Role and Scope of MIS in Monitoring and Surveillance Systems of HPNSDP


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Presented by Karar Zunaid Ahsan, MEASURE Evaluation's Sr. Resident M&E Advisor for Bangladesh, at the Global Conference on Community Health in March 2013.

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Role and Scope of MIS in Monitoring and Surveillance Systems of HPNSDP

  1. 1. Role and Scope of MIS inMonitoring and Surveillance Systems of HPNSDP Karar Zunaid Ahsan Sr. Resident M&E Advisor for Bangladesh MEASURE Evaluation, USA
  2. 2. HPNSDP and Sector-wide Approaches (SWAp) in Bangladesh’s HNP Sector Fund GOBName Duration (Billion % US$)Health and Population Sector 1998- 3.2 61%Program (HPSP) 2003Health, Nutrition and 2005-Population Sector Program 4.3 73% 2011(HNPSP)Health, Population and 2011-Nutrition Sector Development 7.7 76% 2016Program (HPNSDP) 2
  3. 3. Structure of the Health Services Delivery System in the MOHFW Secretary for Ministry of Health & Family Welfare Central DGHS DGFP Medical Colleges (18 public, 41 Institute private) Specialty Hospitals (7) Director 7 Divisions Divisional Divisional Specialist Hospitals (31) Director Director 64 Districts Civil Deputy District Hospitals (61), Surgeon Director FP MCWC (95) 481 Upazilas Upazila Health Upazila FP Upazila Health Complex (460) & FP Officer Officer 4,498 Unions Assistant Family Family Medical UHFW (2,500), Rural Sub-center Health Assistant Welfare Planning (1,449) Inspector Visitor Inspector 40,482 Wards Family Health Welfare Community Health Clinic (9,722) Assistant AssistantSource: MIS-DGHS 2010. 3
  4. 4. Monitoring System in HPNSDP• HPNSDP has a robust Results Framework that enables effective tracking of results o 8 impact-level indicators; 33 outcome-level indicators.• HPNSDP incorporated OP level indicators to monitor implementation progress o 342 process/output-level indicators for 32 OPs.• Following sources are used for monitoring progress: o MISs from the two directorates and specific programs o Household and health facility surveys o Administrative records from OPs o Expenditure data from ADP review.• Program Management & Monitoring Unit (PMMU) in the Planning Wing of MOHFW manages results from different sources. 4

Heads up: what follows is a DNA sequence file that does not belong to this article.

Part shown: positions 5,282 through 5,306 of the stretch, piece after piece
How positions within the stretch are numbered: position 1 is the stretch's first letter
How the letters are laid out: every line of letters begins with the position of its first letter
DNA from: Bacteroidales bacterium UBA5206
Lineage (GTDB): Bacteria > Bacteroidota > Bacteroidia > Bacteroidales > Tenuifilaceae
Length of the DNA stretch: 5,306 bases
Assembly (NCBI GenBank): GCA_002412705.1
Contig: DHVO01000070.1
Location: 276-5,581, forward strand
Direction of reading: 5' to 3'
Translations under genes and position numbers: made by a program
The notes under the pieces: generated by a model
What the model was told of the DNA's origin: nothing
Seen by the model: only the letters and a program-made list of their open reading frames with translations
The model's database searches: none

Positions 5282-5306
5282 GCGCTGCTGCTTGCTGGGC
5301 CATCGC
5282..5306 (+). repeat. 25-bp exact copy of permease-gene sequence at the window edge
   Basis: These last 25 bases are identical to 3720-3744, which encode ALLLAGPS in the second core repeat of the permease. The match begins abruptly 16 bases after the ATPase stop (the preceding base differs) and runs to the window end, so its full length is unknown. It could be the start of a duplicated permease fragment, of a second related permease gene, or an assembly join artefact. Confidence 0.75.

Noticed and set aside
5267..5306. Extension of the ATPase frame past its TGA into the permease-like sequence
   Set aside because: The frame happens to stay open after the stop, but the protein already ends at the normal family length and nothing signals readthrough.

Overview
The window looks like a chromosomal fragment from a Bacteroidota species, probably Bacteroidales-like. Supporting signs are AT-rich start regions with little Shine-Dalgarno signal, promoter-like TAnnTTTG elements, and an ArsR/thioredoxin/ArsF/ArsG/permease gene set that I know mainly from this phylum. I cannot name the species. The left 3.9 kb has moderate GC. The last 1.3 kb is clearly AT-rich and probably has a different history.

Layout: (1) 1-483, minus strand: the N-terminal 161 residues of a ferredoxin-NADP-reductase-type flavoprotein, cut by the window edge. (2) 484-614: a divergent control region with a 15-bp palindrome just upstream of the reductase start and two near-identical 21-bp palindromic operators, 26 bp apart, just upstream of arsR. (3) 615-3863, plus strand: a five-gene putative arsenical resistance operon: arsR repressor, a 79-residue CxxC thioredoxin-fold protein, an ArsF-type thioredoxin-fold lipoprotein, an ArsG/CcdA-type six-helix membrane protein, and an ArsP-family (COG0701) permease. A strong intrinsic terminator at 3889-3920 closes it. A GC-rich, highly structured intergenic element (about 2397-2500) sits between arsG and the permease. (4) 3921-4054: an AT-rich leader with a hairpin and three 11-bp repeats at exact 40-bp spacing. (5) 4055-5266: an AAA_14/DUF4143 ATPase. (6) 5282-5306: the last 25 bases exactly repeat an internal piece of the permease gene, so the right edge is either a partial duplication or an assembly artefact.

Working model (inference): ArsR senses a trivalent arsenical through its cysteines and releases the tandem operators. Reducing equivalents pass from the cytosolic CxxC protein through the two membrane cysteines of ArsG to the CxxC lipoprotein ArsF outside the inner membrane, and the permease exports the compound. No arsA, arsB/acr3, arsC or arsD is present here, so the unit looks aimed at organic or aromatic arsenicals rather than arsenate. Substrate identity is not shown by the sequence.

5. 5. Survey Matrix for HNP SWAps 2017 2005 2006 2007 2008 2009 2010 2011 2012 2013 2014 2015 2016Survey name ImplementerBangladesh Demographic and Health Survey (BDHS) X X X X NIPORTMultiple Indicator Cluster Survey (MICS) X X X X BBSUtilization of Essential Service Delivery (UESD) X X X NIPORTSurveyBangladesh Maternal Mortality Survey (BMMS) X X NIPORTBangladesh NCD Risk-factors Survey X X X X DGHSBangladesh Urban Health Survey (UHS) X X NIPORTBangladesh Medical Equipment Survey X X WBODBangladesh Health Facility Survey (BHFS) X X X X X NIPORTNational HIV Serological Surveillance X X X DGHSIntegrated bio-behavioral Survey (IBBS) X X X DGHSCoverage Evaluation Survey (CES) X X X X X X X X X X X X DGHSSource: Updated from HSDP PAD 5
  6. 6. Role of MIS in Monitoring HPNSDP Progress• The existing MISs in MOHFW collect facility-based health service statistics.• Routine MISs are primarily used for o Updating 5 out of 33 RFW indicators o Monitoring output indicators at OP-level o Validating DAAR achievements.• OP-level indicators are currently being revised to foster the role of MISs in monitoring implementation progress.• Data Warehouse DMIS currently stores data from HIS, MIS-FP, IMCI, EPI, TB-LC, and UPHCP with the aim of consolidating data from different sources.• A number of initiatives currently ongoing to streamline routine Health Information System. 6
  8. 8. Building Blocks of a Health SystemSource: WHO 2007 8
  9. 9. Why Strengthening the Scope of MIS?• SWAps, and the principles outlined in the Paris Declaration, focus on improving the effectiveness of development assistance in developing countries.• It is not possible to demonstrate any impact of the donor investments in the health system, let alone on the health of the population, without reliable routine health information systems• Result-based budgeting and monitoring through process and output indicators are growingly being used for managing the implementation of SWAp rather than relying on structural reforms as indicator of success. 9
  10. 10. What Needs to be Done?• Focus to be expanded from public facility-based services to community characteristics (morbidity, mortality, risk factors)• Need comprehensive community surveillance o HA/FWA to collect data on regular basis o Sentinel surveillance o Multi-site Health & Demographic Surveillance Systems (HDSS)• Ensure coverage and timely processing of information o data collection through mobile devices (smartphone, PDA, tablets)• Use routine data to address major system issues o PMIS to monitor vacancy and absenteeism o LMIS to ensure stock and supply of essential drugs. 10
  11. 11. What Needs to be Done? (contd.)• Strengthen stewardship and regulatory role of MOHFW o Make routine data submission from private and NGO- run facilities as a part of the accreditation process• Collaborate with private sectors to strengthen monitoring and surveillance system o NNS and Brac University’s FSNSP as an example• Coordinate with other GOB activities o Compare results of SVRS and other surveys by BBS with other national surveys (BDHS, MICS, UHS)• Lastly, put emphasis on physical progress for regular monitoring o Expenditure against ADP allocation is primarily used for reviewing progress of the operational plans under HPNSDP. 11
  12. 12. Thank you.Questions? Comments?Email: